Sunday, 24 May 2015

Are we alone?

Sam - alone; sole; only
Samoća - solitude; loneliness
Samostan - monastery
Samovoljan - self willed; obstinate 

In a Split art gallery yesterday there was an incredibly evocative wooden sculpture called 'Sam IV' (1972) by Branko Ružić. It was in dark old wood, a trunk hollowed out to resemble a seated figure, hunched against the world. His back, shoulders, and head are rounded, hands seemingly tucked under his thighs. The effect of Ružić's simple, empathic carving is on the surface utterly bleak. If a friend or loved one was to sit like this, you'd think their world had fallen in. 

The Croatian title 'Sam' was translated as 'Lonely' by the gallery, and presumably this would have been agreed with the artist. In my limited dictionary 'sam' seems less psychological than our word 'lonely'. Given the number of recent linguistic coincidences, it helped solidify some ideas and form these few words. 

When I knew I was going on holiday alone, my heart sank. Previous solo holiday experiences, have been soul damaging and I was dreading the excruciating loneliness that a sole person can feel. However being an optimist, and knowing all holidays are not the same, I reasoned that a rented house is a different experience from a hotel. 

Hotels mean couples, families, groups -all necessary cliques that are lovely when you are included, but as a single person, are virtually impossible to join. Indeed, why would a couple welcome a third, why would a family take in another? I would be reticent in their position. So hotels or resorts are lonely places when you are on your own for any length of time A little house or private apartment is another matter. 

In my case it worked out perfectly because my neighbours - young, old, local, on holiday, etc, are very friendly. Happy dogs, the best ice cream, the changeable weather are all open to discussion. People on the street are happy to talk; couples in restaurants have struck up conversations; waiters are interested in why you're writing; other travellers in the ferry queues are thoroughly engaging.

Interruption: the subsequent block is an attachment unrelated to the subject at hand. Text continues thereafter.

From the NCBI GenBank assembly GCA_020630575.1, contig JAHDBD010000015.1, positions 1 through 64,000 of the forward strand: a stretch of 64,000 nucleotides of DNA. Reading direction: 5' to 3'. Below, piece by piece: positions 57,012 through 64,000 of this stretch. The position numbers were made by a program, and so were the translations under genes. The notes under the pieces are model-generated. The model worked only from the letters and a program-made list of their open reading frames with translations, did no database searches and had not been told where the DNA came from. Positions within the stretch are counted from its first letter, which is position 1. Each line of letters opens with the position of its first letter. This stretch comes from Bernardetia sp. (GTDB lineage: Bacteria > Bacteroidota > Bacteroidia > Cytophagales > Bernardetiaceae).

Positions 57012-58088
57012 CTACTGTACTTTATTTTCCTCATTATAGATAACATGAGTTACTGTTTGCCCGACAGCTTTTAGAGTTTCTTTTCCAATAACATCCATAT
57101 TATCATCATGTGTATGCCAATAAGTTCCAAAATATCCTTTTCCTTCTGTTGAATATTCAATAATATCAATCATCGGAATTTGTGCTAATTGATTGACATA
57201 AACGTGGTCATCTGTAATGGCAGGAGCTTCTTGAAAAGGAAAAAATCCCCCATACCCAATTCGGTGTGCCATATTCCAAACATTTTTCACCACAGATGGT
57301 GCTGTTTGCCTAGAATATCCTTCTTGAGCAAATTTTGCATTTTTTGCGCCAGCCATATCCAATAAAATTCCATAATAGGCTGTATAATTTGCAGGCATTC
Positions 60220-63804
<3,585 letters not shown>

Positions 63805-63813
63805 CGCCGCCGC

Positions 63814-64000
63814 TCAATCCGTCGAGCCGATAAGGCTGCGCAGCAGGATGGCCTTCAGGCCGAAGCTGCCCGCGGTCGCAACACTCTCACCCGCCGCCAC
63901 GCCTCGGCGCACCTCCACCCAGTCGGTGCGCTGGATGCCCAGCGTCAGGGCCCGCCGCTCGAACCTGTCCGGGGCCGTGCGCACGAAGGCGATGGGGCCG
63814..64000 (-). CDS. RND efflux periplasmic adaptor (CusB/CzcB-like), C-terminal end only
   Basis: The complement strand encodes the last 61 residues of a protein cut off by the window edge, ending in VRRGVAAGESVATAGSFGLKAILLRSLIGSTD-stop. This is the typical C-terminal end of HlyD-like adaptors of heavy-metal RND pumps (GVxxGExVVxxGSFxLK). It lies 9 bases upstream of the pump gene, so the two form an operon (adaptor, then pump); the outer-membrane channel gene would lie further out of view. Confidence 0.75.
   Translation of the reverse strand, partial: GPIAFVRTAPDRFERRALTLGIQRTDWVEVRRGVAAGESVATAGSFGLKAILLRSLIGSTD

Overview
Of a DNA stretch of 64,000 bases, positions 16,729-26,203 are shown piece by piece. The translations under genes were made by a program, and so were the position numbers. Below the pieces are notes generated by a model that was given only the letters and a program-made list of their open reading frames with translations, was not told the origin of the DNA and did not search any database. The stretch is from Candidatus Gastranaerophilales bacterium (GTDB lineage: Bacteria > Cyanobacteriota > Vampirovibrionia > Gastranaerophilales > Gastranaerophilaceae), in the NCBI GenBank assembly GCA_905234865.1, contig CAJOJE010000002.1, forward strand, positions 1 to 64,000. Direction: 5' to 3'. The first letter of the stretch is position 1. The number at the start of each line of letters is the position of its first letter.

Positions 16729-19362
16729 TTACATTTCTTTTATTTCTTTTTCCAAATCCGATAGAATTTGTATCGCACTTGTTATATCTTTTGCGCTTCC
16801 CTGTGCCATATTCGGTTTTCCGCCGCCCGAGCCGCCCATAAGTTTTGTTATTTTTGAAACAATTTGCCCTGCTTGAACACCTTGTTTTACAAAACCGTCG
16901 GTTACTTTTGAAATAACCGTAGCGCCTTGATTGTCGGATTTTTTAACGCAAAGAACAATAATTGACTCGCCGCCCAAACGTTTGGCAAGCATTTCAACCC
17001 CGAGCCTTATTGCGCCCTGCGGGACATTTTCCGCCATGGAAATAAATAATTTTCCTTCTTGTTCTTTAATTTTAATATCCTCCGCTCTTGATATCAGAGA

In fact, as I noted to another solo female traveller, my problem has been finding peace and uninterrupted quiet! How churlish and ungrateful is that? We spent a little time together this morning as she was fresh off the Korčula ferry and wanted to know how to get to the 'samostan' on the hillside. Her efficient German guidebook said there were rooms to rent up there. Given I was happy to take a stroll on a fresh sunny morning, we had a pleasant meander, and I felt proud to show off my 'home'. Her book was so efficient, the rooms weren't yet built, so she asked the owner for a recommendation and we descended into town. 

Having exhausted my tolerance of other humans, I did essential domestic things whilst mulling over the art from yesterday and those wonderful linguistic connections of sam. Or as I might translate, mislila sam o kiparstvu...I was thinking about sculpture. There is that sam again, essential in forming the past, as well as the singular present tense of to be; I am. The idea of a monastery being a living space to be alone is actually has quite a Woolfian ring to it. We all need a room in which to be alone, no matter how friendly and sociable we can be.  

So I've certainly not been alone in the negative sense; nor even lonely, but have merely embraced the solitude. I initially learned the Croatian word in a translation of Gabriel Garcia Marquez's 'Cien años de soledad', which becomes 'Sto godina samoće'. I saw a copy in the local post office and was only in there because I was enjoying wanted the old fashioned seaside holidays of years past. Even a fortuitous incident was able to feed into and fuel my linguistic conundrum. 

Although Rušić's piece is inherently sad, it rouses in the viewer a high state of emotion. We are helpless to repress a burst of human compassion for those alone, with no one either reaching out - or to reach out to. The conversations I've had have been ignited not through desperation or loneliness, but simple human pleasure in communication with others.  But the material also cries volumes. 

Wood is a comparatively soft and yielding organic matter. It is also able to undergo vast changes within, breathing, expanding, shrinking under environmental influence. So although this character is currently undergoing a difficult time, the wood suggests that given time and thought everything can change, and that offers optimism and hope to improve and accept circumstances. 

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